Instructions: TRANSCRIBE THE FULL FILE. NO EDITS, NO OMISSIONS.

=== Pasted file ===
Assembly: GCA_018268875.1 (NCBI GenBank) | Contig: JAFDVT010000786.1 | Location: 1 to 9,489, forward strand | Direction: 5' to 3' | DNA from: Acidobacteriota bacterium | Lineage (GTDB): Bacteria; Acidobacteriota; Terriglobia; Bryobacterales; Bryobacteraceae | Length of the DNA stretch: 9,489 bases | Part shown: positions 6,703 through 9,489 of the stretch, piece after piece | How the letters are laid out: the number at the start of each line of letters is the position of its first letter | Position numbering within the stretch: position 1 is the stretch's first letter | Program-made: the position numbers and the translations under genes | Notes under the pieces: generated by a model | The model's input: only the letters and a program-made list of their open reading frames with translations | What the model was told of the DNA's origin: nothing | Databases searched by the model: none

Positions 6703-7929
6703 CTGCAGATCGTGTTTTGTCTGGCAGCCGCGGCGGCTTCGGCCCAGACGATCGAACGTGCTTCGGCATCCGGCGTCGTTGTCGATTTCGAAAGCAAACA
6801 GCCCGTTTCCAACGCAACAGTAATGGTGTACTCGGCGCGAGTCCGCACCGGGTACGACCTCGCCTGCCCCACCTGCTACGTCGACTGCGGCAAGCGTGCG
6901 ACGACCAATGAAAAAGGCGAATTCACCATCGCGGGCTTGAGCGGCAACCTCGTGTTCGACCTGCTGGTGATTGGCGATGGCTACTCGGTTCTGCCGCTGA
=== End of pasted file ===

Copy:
Assembly: GCA_018268875.1 (NCBI GenBank) | Contig: JAFDVT010000786.1 | Location: 1 to 9,489, forward strand | Direction: 5' to 3' | DNA from: Acidobacteriota bacterium | Lineage (GTDB): Bacteria; Acidobacteriota; Terriglobia; Bryobacterales; Bryobacteraceae | Length of the DNA stretch: 9,489 bases | Part shown: positions 6,703 through 9,489 of the stretch, piece after piece | How the letters are laid out: the number at the start of each line of letters is the position of its first letter | Position numbering within the stretch: position 1 is the stretch's first letter | Program-made: the position numbers and the translations under genes | Notes under the pieces: generated by a model | The model's input: only the letters and a program-made list of their open reading frames with translations | What the model was told of the DNA's origin: nothing | Databases searched by the model: none

Positions 6703-7929
6703 CTGCAGATCGTGTTTTGTCTGGCAGCCGCGGCGGCTTCGGCCCAGACGATCGAACGTGCTTCGGCATCCGGCGTCGTTGTCGATTTCGAAAGCAAACA
6801 GCCCGTTTCCAACGCAACAGTAATGGTGTACTCGGCGCGAGTCCGCACCGGGTACGACCTCGCCTGCCCCACCTGCTACGTCGACTGCGGCAAGCGTGCG
6901 ACGACCAATGAAAAAGGCGAATTCACCATCGCGGGCTTGAGCGGCAACCTCGTGTTCGACCTGCTGGTGATTGGCGATGGCTACTCGGTTCTGCCGCTGA